23 May 2008

Section 377 hearing in Delhi High Court: May 22, 2008

Fridae's special New Delhi correspondent for the case, Mayur Suresh, reports on the proceedings of May 22.

Click here to read the proceedings on Monday, May 19.

Delhi High Court - Proceedings on May 22, 08
(The Bench did not sit on May 21 as originally scheduled.)
Naz Foundation (India) Trust v. Government of NCT, Delhi and Others

Anand Grover appeared for Naz Foundation while the respondents were represented by Monica Garg (Union of India), Ravi Shankar Kumar (Joint Action Council Kannur or JACK), H.P Sharma (Mr B.P Singhal) and Vrinda Grover (Voices against 377).

Mr Anand Grover, counsel for the Naz Foundation, continued his arguments in the case challenging the constitutionality of India's anti-sodomy law, Section 377 of the Indian Penal Code, 1860.

Relying primarily upon the United Kingdom's Wolfenden Committee Report of 1957 which recommended the repeal of the buggery and sodomy laws in the United Kingdom, Mr Anand sought to make three main points in today's arguments.

He argued that Section 377 was so wide that it covered even consensual sexual acts committed by adult men in the privacy of their homes and said that the State needed to show an overriding interest that would justify such a severe intrusion into the privacy of homosexual men.

Mr Grover argued that, contrary to claims made by the Federal Home Ministry, morality is not an overriding concern that would justify the limitations on the right to privacy. He argued "While people may be shocked, disgusted or offended, this is not sufficient a reason to intrude into the bedrooms of homosexual men." He further stated that the High Court has to decide whether the deemed immorality of certain acts was a sufficient reason to make them criminal.

He brought it to the Court's notice that a number of Asian countries, which have similar cultural mores as India, either never had criminalised homosexual sex, or have recently moved to decriminalise it and pointed to the laws of Nepal, Fiji, China, Cambodia, Thailand, Indonesia and Iraq.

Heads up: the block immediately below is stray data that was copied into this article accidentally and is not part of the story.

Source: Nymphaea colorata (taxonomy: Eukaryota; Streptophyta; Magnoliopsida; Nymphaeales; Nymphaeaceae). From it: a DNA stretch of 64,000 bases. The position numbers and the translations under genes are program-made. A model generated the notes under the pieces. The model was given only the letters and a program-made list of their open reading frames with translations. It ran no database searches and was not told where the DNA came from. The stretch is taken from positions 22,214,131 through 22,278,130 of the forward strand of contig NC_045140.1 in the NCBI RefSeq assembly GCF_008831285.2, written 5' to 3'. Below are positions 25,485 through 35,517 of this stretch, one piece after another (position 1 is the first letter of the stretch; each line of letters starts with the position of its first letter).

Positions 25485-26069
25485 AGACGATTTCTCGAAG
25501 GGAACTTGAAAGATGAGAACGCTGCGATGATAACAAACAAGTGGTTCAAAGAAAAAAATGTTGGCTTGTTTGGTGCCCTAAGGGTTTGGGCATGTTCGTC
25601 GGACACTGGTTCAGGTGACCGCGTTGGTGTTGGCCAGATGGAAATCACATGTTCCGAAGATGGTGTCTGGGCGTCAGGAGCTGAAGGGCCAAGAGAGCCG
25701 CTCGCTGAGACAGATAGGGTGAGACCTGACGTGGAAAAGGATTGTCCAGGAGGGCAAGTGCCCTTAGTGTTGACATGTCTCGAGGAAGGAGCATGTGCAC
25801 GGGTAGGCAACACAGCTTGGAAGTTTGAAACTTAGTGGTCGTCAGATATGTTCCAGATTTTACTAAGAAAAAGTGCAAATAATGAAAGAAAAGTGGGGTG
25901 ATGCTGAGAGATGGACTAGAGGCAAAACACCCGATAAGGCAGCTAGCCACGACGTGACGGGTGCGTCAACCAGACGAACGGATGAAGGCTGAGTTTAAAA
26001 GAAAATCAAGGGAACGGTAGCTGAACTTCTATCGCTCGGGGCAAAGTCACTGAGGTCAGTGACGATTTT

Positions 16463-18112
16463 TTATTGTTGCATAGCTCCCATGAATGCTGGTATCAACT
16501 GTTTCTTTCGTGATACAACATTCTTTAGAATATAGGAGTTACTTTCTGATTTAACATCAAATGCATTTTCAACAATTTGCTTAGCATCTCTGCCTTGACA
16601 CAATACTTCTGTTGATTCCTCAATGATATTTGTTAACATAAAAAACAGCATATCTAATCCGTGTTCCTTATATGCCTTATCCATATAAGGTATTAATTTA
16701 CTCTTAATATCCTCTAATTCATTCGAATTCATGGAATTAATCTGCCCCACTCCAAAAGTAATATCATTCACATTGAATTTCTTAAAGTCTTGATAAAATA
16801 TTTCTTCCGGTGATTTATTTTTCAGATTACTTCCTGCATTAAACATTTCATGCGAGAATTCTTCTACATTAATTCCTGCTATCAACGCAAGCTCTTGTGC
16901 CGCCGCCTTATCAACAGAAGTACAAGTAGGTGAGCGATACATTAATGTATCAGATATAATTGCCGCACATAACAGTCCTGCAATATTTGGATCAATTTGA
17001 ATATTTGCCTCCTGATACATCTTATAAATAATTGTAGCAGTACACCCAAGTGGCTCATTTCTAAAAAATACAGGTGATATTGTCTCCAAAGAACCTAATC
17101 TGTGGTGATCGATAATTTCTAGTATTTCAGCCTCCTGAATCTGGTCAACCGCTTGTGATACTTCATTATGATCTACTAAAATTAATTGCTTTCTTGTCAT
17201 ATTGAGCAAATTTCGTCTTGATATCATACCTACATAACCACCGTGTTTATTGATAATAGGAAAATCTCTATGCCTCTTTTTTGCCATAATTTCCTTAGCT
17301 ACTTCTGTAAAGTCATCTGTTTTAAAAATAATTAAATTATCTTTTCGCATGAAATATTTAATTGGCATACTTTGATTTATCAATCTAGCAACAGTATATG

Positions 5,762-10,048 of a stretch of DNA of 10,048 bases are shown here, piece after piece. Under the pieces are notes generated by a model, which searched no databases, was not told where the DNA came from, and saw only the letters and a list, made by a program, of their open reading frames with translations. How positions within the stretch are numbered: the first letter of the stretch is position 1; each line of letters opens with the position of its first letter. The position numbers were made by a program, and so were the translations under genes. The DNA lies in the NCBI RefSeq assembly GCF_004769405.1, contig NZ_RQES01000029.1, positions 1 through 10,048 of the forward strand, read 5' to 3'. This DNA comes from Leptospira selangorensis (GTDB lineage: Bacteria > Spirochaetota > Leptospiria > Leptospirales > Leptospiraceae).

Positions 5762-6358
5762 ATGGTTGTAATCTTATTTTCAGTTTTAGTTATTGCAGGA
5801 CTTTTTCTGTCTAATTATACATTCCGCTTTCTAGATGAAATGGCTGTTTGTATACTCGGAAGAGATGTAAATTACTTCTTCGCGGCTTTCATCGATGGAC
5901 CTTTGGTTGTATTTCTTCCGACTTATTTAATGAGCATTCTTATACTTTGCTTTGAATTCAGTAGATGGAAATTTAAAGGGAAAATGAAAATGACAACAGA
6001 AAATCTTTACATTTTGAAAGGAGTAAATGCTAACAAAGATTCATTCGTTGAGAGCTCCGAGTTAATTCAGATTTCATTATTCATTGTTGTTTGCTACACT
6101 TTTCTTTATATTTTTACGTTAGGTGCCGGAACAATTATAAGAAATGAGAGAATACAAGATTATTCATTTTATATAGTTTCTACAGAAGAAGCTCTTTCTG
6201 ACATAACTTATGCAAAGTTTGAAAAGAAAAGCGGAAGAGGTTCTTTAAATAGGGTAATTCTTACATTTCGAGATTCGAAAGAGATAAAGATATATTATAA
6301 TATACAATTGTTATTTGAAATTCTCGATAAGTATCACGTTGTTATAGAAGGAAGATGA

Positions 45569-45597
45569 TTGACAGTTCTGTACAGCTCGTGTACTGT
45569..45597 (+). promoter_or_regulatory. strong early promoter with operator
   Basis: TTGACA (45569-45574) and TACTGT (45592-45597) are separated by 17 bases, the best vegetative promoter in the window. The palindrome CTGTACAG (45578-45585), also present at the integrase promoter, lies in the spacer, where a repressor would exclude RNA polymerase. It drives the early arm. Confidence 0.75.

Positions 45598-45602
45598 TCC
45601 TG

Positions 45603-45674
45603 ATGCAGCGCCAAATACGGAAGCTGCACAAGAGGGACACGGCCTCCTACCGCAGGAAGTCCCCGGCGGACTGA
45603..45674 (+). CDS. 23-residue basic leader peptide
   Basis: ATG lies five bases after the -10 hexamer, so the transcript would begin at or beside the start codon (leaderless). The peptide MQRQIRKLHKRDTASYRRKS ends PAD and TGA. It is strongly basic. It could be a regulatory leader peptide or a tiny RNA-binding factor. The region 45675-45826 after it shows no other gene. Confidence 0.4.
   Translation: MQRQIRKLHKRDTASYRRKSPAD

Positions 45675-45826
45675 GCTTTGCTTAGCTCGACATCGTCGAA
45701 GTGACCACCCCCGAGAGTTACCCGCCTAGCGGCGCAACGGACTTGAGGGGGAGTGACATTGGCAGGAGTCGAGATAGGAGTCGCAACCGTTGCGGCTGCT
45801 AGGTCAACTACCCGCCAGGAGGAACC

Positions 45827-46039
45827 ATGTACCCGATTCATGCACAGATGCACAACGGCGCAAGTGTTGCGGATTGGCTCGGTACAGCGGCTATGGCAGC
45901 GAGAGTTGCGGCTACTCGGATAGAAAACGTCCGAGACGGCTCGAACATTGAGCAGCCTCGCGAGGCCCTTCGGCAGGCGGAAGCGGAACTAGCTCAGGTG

Referring to the arguments that the opponents of the petition made, that homosexuality leads to the break up of the family and that laws against homosexuality would prevent homosexual men from seeking liasons elsewhere, he stated that often gay men are forced into marriage in order to conform with dominant heterosexual mores in the country. He further argued that the Section 377 of the Indian Penal Code has never and will never prevent gay men, married or otherwise from having sex with other men and only further serves to deepen discrimination and prejudice against gay men.

He said that the Naz Foundation, the party challenging the anti-sodomy law, was only asking for consensual acts to be decriminalised. Thus Section 377 would still be applicable in cases where the sexual acts were non-consensual, and done under coercion or force.

Rubbishing the argument that the striking down of Section 377 would lead to increased paedophilia, he argued that Naz Foundation was only asking for the decriminalising of consensual acts between those parties who could give valid consent and minors clearly could not. As Justice Sikri put it "Just as minor girls cannot give consent to sexual acts under section 375 (the provision on rape), the same thing will apply here" (sic).

He also stated that a number of Government bodies had recommended the repeal of Section 377. In particular he pointed to the 172nd Report of the Law Commission of India which stated that Section 377 should be repealed and a new section be included to specifically deal with child sexual abuse. He stated that the complications with Section 377 arise from the fact that while it is used to target homosexual men, it is the only law available to counter child sexual abuse. And hence, following the lines of the Law Commission, the Naz Foundation was only asking for the Court to interpret Section 377 to exclude consensual acts between adults.